Now is the Time...
Children are the Priority,
Change is the Reality,
Collaboration is the Strategy
Promoting Mental Health...
Improving Academics! http://tinyurl.com/MHacademicsVideo
Any educator working for more than a few years has witnessed the growing number of students who live in poverty, and knows their job has become more challenging as a result. Much can be learned from educators—some of whom themselves grew up in poverty—who have helped students succeed despite the odds.
Based on recent research focused on these successes, William Parrett and Kathleen Budge, authors of the award-winning ASCD book, Turning High-Poverty Schools into High-Performing Schools, will share a framework for collaborative action in classrooms and schools. Practical strategies and specific examples will "jumpstart" your thinking about what it takes to disrupt poverty's adverse effects on learning to help your students succeed.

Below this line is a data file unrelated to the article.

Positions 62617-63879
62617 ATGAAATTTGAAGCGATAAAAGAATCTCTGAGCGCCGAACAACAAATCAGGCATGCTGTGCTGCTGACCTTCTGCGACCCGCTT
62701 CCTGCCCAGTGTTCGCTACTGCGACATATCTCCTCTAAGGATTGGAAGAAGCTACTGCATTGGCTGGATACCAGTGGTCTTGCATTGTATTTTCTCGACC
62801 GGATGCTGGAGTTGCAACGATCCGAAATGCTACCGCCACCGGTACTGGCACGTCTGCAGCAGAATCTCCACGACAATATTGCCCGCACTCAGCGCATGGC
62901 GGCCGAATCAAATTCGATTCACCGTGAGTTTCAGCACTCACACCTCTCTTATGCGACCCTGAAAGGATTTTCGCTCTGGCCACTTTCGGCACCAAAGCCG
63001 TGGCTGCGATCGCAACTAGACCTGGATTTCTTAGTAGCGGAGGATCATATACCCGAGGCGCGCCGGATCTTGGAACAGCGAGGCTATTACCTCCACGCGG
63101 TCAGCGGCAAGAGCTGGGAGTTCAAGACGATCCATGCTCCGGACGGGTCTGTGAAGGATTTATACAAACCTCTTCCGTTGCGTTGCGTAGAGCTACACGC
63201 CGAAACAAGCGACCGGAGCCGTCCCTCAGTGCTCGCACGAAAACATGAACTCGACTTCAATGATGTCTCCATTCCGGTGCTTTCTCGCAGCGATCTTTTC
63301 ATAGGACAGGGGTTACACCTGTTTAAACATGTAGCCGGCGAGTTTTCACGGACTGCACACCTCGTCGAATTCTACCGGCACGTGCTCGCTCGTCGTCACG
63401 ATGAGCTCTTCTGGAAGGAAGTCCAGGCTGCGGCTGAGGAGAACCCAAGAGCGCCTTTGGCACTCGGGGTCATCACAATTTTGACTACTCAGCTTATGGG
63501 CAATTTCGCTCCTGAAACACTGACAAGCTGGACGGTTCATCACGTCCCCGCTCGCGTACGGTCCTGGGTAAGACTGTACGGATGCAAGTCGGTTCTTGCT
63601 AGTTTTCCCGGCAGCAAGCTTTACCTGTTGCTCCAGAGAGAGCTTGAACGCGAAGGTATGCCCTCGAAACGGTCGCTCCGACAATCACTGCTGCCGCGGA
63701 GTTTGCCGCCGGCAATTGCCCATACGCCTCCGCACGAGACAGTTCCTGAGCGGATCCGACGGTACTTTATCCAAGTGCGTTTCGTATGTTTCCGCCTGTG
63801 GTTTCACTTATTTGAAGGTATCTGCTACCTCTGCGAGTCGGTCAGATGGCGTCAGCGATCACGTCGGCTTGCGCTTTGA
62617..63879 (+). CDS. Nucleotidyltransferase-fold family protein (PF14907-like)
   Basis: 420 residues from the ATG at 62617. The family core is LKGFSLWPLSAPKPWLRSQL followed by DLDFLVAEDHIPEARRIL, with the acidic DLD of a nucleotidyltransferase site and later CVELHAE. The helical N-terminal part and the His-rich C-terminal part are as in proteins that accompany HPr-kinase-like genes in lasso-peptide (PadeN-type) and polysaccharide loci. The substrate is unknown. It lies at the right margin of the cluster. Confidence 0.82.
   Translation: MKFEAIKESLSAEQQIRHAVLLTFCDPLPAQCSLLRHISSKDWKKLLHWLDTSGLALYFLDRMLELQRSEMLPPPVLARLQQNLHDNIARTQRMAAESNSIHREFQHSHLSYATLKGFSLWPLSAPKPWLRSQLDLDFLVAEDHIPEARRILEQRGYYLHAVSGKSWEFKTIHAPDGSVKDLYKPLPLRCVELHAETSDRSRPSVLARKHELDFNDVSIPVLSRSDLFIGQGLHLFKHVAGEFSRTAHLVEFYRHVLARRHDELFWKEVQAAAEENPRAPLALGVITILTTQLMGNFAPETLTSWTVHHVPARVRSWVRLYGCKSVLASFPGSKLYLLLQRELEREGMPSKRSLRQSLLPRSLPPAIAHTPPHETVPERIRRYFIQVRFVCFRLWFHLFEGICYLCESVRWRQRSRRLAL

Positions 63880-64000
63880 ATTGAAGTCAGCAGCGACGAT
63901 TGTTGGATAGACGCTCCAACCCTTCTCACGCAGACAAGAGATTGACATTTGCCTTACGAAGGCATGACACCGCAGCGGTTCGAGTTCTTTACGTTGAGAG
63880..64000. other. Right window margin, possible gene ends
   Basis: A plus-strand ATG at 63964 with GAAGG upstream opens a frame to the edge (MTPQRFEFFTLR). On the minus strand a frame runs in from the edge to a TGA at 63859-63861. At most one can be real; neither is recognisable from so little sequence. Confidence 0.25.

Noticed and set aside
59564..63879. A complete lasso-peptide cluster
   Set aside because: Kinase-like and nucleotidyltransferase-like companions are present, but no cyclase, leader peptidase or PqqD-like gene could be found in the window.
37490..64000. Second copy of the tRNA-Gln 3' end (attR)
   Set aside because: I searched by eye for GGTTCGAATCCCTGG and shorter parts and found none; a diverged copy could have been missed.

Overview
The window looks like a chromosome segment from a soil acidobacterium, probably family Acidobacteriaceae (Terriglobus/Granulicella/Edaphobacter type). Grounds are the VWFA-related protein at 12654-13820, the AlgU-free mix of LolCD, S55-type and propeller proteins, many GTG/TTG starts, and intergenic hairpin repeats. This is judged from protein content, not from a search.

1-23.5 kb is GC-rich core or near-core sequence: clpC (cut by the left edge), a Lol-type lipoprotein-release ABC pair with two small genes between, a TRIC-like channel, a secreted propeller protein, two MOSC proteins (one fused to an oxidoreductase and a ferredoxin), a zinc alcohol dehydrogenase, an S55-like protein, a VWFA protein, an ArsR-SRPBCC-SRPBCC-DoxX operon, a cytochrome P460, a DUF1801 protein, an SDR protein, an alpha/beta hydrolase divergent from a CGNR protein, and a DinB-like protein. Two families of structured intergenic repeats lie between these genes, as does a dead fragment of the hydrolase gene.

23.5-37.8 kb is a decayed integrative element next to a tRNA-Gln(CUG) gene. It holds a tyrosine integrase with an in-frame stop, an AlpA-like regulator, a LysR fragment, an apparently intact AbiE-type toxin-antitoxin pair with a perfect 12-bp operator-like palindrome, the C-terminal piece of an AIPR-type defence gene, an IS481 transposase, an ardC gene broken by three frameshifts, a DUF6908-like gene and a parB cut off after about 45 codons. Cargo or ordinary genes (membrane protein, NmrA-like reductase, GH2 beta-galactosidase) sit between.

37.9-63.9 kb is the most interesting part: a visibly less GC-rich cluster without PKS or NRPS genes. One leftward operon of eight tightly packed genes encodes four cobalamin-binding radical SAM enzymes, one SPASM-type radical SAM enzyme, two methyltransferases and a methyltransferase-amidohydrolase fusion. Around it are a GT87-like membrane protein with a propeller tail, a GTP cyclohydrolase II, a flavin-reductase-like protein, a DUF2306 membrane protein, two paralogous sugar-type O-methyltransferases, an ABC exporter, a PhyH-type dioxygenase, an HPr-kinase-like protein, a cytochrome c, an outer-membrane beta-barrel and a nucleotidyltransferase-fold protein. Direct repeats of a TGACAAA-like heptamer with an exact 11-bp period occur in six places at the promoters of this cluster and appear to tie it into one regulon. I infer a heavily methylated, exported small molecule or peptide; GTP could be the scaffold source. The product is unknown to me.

No matter how cutting-edge the technology or advanced the curriculum, students have a hard time mastering essays and equations if they’re hungry, traumatized or feeling marginalized by a textbook’s inaccurate portrayal of their ethnic group.
“If you came to work and hadn’t eaten for a day or two, you wouldn’t be prepared to work,” says Jennings School District Superintendent Tiffany Anderson, who has received national attention for progress that her St. Louis-area system has made since she took over in 2012. “So why would we expect adolescents to come prepared to function mentally and physically without their basic needs being cared for?”
To boost academic outcomes for “at-risk” students—and turn entire underperforming districts around—school leaders now operate social services like food pantries and homeless shelters. In the classroom, teachers lead mental and physical exercises to help students focus on instruction designed to be more relevant to future career aspirations.
(For the rest of this article go to http://www.districtadministration.com/article/risk-school-success-stories)